This scene was re-enacted, in a measure, on several other English ships—the Oak and the Assistance being boarded, captured, and re-taken and put into action again. The Sampson, however, was not so fortunate. Rather than allow it to fall into the hands of the enemy, the crew scuttled her; this was the only vessel that Blake lost, though several others were so battered and torn that they were unfit for service until repaired.
As for the Dutch, they were in a poor state; the headstrong courage of the English, and the disastrous effects of their firing, had given them such a thrashing that, as we have said, twenty-six of their ships were compelled to sheer off during the afternoon, too crippled to keep up the strenuous fight, which was going all in favour of the English. That first day Tromp lost eight ships, either sunk or captured, for not to his force alone did the glory of boarding appeal. Pouring in their broad-sides, the English ran their ships alongside the Dutch, and, swords, pistols, muskets and weapons of all kinds in hand, hurled themselves on board their foe, fought many a fierce hand-to-hand encounter, and made the Dutch on several ships haul down their flags.
In this vigorous way did the battle proceed. Towards evening, Blake, confident that the victory would be his, and finding he could spare some of his fastest vessels, dispatched them to cut out some of the merchantmen. This was too much for Tromp: after all, his task was to protect the convoy, and as his ammunition was giving out, he thought discretion was the better part of valour, and sailed off after his convoy, the whole armada making its way up the Channel. Close on his heels hung those of the English vessels that were able to follow, the rest contenting themselves making what repairs they could to render them fit for further battle in the morning.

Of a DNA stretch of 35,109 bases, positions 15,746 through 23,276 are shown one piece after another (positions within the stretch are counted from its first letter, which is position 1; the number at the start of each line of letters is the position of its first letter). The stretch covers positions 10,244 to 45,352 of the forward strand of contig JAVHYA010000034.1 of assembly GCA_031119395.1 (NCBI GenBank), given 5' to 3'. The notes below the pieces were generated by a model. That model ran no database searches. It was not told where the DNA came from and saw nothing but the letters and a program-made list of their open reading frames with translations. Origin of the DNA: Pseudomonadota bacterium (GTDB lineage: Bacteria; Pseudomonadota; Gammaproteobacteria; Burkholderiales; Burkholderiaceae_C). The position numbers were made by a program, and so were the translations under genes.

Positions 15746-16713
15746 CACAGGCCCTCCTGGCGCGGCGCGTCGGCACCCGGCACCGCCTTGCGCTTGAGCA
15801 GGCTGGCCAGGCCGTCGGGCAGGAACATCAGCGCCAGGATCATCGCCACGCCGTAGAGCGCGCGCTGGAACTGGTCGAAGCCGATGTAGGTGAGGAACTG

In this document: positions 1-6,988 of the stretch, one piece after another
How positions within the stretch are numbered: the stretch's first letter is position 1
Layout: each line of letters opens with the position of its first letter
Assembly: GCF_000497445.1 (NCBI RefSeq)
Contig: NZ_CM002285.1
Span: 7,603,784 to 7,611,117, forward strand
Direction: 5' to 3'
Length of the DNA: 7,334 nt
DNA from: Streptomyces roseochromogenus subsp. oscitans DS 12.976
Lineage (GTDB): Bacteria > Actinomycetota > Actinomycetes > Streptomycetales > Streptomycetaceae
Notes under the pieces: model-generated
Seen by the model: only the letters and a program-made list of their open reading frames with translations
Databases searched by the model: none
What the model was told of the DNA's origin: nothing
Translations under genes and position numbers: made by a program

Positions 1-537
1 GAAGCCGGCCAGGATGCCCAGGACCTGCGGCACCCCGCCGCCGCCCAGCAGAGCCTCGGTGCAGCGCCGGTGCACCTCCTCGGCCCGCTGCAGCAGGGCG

As soon as they were able, off up the Channel they swept, and early in the morning the Dutch fleet hove in sight. Tromp had drawn up his ships in half-moon formation, with the merchantmen in the centre for safety, but though Blake worried him as a dog does a rat, for a long time he refused to engage again.
At last, urged to desperation and fearful for his merchantmen, many of whom were heaving their cargo overboard and running for it, Tromp doubled and opened fire on the English, still keeping his half-moon formation. Blake immediately hurled himself on his foe, straining every effort to break through Tromp's line of battle, with such good result that several of the convoy fell victims. This fight was as stubborn as that on the previous day. De Ruyter, engaged in a fierce conflict with an English vessel, had his own dismasted and left a helpless hulk at the mercy of his foes. Quickly his friends came to his assistance, and, taking him in tow, sailed with him out of danger.